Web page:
This post is by Matthew Kraft and John Papay (Brown University).
Mounting evidence suggests that the school context in which teaching and learning occurs can have important consequences for teachers’ career decisions, teacher effectiveness, and student achievement. We build on this work by investigating how the school context influences the degree to which teachers become more effective over time. We find that teachers who work in more supportive environments improve at much greater rates than their peers in less supportive schools.
Using a rich panel dataset from Charlotte-Mecklenburg Schools, we track individual teachers for up to ten years. We examine how an individual teacher’s effectiveness (as measured by contributions to student achievement) changes over time as they gain experience on the job, which we refer to as “returns to teaching experience.”
Studies on the returns to teaching experience find that, on average, teachers make rapid gains in effectiveness early in their careers, but that additional experience is associated with more modest improvements. We document that average returns to teaching experience mask large variation across individual teachers ‒ some teachers are improving two or three times faster than others and continue these rapid gains in effectiveness throughout their first five to ten years on the job. We also find that in some schools, on average, teachers are improving at much greater rates throughout the first 10 years of their careers than teachers at other schools.
We examine the role of the professional environment in explaining these differences in average returns to experience across schools. We construct our measure of the professional environment from teachers’ responses to state-wide surveys. It captures teachers’ perceptions on six dimensions of the organizational context: consistent order and discipline, opportunities for peer collaboration, supportive principal leadership, effective professional development, a school culture characterized by trust, and fair teacher evaluation processes that provides meaningful feedback. We find that, on average, teachers working in schools at the 75th percentile of professional environment ratings improved 38 percent more than teachers in schools at the 25th percentile after ten years. These differences are substantial, reflecting about 30 percent of the average total improvement teachers make in their first ten years on the job.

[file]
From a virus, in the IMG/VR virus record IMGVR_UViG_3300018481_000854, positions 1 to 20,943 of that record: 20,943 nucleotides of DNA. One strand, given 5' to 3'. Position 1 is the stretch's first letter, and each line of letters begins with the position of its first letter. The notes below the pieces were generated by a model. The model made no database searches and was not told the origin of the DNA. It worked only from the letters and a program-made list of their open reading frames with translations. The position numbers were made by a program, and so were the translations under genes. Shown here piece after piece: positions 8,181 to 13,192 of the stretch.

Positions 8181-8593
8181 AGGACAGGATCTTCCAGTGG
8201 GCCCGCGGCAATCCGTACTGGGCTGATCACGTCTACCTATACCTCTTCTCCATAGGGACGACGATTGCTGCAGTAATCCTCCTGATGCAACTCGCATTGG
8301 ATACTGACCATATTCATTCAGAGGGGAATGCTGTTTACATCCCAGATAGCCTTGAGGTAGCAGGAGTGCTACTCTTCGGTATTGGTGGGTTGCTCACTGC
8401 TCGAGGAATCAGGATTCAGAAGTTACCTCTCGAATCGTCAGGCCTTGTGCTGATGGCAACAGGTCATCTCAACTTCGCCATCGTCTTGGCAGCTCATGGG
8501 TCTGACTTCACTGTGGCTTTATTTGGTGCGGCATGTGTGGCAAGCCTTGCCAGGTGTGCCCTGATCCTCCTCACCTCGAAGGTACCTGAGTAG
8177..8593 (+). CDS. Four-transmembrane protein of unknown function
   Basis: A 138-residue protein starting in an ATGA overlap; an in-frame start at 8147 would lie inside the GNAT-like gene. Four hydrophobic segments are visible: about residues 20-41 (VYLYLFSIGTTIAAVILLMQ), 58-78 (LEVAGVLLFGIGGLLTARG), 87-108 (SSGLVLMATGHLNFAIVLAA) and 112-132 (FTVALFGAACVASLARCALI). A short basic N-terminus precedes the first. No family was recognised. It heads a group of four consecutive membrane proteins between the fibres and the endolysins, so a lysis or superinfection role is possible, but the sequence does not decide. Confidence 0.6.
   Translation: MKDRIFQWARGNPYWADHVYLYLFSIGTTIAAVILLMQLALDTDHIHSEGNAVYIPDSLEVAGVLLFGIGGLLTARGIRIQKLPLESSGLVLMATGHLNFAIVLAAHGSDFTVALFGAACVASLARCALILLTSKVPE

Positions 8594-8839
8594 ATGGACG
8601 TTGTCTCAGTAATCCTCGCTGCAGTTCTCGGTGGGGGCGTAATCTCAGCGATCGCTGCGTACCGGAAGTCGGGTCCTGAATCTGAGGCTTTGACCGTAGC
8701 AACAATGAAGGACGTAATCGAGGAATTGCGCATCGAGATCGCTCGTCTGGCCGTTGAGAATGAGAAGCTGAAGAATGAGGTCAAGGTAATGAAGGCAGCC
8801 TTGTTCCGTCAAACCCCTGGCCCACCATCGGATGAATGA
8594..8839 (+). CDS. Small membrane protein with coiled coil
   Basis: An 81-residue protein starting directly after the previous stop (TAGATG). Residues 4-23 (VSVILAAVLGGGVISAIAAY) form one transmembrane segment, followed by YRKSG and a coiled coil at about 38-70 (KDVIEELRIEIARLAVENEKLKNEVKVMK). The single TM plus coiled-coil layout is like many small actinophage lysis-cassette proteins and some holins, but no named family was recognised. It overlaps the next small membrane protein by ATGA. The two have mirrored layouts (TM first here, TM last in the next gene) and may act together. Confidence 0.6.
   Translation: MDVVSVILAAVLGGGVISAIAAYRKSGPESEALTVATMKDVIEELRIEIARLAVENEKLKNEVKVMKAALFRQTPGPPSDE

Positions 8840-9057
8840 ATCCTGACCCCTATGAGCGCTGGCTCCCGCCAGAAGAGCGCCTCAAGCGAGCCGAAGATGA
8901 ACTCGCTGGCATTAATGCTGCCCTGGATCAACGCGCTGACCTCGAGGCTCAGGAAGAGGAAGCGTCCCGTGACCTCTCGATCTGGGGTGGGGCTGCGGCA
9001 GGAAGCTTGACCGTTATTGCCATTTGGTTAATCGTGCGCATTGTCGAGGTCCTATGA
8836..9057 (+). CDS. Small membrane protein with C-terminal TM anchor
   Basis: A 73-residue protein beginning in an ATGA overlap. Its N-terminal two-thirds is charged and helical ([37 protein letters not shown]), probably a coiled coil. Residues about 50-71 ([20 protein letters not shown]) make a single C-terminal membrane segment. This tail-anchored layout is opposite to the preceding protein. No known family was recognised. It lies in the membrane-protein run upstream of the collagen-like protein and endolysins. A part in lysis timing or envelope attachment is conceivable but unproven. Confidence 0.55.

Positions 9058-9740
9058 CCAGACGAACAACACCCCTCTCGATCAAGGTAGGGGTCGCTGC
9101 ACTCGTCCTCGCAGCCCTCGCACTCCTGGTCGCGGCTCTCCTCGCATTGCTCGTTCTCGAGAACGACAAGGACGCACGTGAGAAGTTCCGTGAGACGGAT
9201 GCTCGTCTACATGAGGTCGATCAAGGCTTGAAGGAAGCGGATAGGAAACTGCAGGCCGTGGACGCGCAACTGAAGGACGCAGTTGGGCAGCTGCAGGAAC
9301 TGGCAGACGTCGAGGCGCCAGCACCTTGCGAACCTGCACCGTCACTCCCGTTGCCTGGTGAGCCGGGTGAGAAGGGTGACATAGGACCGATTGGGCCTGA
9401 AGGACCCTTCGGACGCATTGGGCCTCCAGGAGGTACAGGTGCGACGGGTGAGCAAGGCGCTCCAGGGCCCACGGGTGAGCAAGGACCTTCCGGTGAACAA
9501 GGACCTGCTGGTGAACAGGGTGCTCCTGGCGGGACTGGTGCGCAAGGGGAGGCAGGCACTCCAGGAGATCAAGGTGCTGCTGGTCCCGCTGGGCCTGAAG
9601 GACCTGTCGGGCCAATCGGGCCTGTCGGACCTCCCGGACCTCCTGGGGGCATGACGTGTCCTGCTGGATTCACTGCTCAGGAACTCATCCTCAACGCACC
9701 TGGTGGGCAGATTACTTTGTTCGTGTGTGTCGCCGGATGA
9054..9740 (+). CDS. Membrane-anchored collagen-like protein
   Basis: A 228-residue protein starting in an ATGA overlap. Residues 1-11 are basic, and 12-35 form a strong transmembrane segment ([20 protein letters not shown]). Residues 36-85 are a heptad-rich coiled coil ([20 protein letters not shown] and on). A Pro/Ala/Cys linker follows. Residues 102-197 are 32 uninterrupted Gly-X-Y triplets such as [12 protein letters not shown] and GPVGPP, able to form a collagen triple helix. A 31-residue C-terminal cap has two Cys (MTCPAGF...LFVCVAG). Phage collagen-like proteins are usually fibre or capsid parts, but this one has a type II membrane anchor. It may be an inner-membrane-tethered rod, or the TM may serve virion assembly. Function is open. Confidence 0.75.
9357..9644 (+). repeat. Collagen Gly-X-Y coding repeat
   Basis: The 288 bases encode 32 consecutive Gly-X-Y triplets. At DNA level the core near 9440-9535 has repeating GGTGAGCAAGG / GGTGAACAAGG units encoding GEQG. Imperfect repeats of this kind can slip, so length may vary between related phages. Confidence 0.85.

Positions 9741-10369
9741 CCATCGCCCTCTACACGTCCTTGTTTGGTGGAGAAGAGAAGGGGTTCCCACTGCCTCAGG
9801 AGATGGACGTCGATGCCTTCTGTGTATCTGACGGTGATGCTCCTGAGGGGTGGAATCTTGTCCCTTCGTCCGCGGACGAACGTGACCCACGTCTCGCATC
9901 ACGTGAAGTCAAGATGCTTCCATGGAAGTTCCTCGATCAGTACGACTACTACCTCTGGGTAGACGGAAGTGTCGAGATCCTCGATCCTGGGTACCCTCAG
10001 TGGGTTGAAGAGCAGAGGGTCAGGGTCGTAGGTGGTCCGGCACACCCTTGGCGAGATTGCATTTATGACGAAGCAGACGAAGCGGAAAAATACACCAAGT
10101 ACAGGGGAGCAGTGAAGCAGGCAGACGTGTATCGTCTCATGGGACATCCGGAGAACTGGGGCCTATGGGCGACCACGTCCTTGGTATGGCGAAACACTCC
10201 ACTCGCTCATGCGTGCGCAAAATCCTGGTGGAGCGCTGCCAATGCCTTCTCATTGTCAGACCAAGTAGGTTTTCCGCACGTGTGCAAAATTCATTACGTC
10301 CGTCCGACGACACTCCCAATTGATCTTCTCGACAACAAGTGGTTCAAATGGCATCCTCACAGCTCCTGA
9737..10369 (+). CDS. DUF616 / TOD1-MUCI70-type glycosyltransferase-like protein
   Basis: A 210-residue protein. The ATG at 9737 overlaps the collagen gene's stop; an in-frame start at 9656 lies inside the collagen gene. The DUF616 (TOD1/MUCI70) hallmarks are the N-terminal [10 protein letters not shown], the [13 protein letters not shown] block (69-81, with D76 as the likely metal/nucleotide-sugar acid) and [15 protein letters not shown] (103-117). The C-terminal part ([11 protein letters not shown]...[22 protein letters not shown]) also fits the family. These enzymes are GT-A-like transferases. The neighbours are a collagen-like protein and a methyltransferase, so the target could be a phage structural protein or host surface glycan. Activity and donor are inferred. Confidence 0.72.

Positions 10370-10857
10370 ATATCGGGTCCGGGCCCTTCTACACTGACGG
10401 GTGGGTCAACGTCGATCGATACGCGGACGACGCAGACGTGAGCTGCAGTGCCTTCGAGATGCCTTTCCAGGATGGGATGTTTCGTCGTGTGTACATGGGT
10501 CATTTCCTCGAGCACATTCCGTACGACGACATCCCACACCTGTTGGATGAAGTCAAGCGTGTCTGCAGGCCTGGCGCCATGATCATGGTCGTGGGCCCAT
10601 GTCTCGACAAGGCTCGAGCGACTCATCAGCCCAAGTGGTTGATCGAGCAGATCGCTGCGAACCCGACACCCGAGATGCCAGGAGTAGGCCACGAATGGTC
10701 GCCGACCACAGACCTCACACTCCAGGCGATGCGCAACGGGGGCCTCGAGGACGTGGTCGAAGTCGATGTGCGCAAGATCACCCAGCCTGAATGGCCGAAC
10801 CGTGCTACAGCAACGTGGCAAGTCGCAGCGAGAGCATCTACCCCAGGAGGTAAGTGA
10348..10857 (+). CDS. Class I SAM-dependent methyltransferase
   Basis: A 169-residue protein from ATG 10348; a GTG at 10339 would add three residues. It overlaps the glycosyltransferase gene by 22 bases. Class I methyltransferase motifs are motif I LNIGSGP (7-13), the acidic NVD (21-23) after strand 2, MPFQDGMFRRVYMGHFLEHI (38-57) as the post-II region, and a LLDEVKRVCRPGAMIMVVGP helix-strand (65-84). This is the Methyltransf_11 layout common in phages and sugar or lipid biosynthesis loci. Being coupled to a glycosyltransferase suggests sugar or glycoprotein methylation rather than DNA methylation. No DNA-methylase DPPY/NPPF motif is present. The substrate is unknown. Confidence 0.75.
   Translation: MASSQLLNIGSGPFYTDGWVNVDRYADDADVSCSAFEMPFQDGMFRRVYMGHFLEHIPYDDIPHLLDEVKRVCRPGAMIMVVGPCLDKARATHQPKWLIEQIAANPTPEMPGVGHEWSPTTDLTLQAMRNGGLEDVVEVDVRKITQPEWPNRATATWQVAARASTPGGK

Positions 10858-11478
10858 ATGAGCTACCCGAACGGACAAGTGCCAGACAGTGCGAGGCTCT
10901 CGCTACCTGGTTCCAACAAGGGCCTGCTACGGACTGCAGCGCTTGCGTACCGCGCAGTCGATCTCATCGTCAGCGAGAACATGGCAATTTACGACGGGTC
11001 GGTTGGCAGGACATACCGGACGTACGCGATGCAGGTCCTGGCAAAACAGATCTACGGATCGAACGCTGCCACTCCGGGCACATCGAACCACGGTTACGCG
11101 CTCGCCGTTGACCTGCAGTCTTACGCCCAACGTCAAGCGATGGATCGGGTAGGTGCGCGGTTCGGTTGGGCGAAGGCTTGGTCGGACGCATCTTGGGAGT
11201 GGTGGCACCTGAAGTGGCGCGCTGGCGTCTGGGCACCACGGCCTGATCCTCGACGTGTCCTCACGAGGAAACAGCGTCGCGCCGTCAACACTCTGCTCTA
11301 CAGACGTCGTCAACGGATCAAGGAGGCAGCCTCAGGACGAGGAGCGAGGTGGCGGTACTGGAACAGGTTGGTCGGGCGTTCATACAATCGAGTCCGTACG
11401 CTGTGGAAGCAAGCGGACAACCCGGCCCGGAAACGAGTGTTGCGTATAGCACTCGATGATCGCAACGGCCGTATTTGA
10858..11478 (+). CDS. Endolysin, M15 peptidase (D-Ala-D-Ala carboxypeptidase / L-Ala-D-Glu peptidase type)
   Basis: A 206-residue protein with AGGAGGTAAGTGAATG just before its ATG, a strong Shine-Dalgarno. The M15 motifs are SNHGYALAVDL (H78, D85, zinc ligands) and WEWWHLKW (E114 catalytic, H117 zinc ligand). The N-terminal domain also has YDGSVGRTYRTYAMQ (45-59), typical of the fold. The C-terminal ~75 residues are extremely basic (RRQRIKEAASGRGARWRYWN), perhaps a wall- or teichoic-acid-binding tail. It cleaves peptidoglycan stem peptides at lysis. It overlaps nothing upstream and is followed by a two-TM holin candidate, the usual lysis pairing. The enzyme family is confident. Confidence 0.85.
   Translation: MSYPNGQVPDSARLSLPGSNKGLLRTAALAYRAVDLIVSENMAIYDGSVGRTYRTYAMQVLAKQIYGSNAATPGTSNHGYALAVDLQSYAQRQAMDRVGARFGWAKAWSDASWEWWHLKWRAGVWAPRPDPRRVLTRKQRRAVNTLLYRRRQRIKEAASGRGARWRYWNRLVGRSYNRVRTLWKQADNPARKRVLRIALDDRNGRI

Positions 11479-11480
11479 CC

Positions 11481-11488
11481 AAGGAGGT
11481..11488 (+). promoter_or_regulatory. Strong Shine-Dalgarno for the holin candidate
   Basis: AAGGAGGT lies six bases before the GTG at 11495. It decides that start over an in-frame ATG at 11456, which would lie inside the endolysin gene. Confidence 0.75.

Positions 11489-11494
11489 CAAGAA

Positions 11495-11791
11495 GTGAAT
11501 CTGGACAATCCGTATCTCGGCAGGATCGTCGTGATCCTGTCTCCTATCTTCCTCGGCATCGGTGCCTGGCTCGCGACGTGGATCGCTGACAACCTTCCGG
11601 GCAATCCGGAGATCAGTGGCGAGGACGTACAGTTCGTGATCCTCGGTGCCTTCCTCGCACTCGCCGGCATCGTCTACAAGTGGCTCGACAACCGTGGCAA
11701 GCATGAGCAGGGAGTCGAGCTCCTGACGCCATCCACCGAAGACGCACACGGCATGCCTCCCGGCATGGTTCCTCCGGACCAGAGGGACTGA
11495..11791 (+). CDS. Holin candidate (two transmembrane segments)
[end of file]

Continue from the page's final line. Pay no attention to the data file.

These findings challenge common assumptions made by education policymakers and highlight the role of the organizational context in promoting or constraining teacher development. Teachers are commonly characterized as having a fixed level of effectiveness in the popular press and in education policy reform initiatives. This characterization fails to consider the substantial degree to which individual teachers improve over their careers and how the school context can influence this improvement. Our findings also illustrate how policies aimed at improving teacher effectiveness that focus on the individual, ignoring the role of the organization, fail to recognize or leverage the potential importance of the school context in promoting teacher development. In contrast to one-time workshops, teachers have the potential to benefit from the learning opportunities provided by a supportive professional environment every day. Furthermore, our narrow measure of effectiveness based on student achievement captures only one aspect of teaching, not the many other ways in which teachers contribute to children’s development that also likely improve with experience.
Practice and research have started to highlight promising avenues for promoting improvement among teachers, such as providing teachers with actionable feedback about their instruction, creating opportunities for productive and sustained peer collaboration, supporting teachers’ efforts to maintain an orderly and disciplined school environment, and investing in a school culture characterized by high expectations, trust and mutual respect. Transforming schools into organizations that support the learning of both students and teachers will be central to any successful effort to increase the human capital of the U.S. teaching force.
The full study is in Kraft MA, Papay JP. "Can Professional Environments in Schools Promote Teacher Development? Explaining Heterogeneity in Returns to Teaching Experience," Educational Effectiveness and Policy Analysis. 2014;36(4):476-500. An ungated version is available here.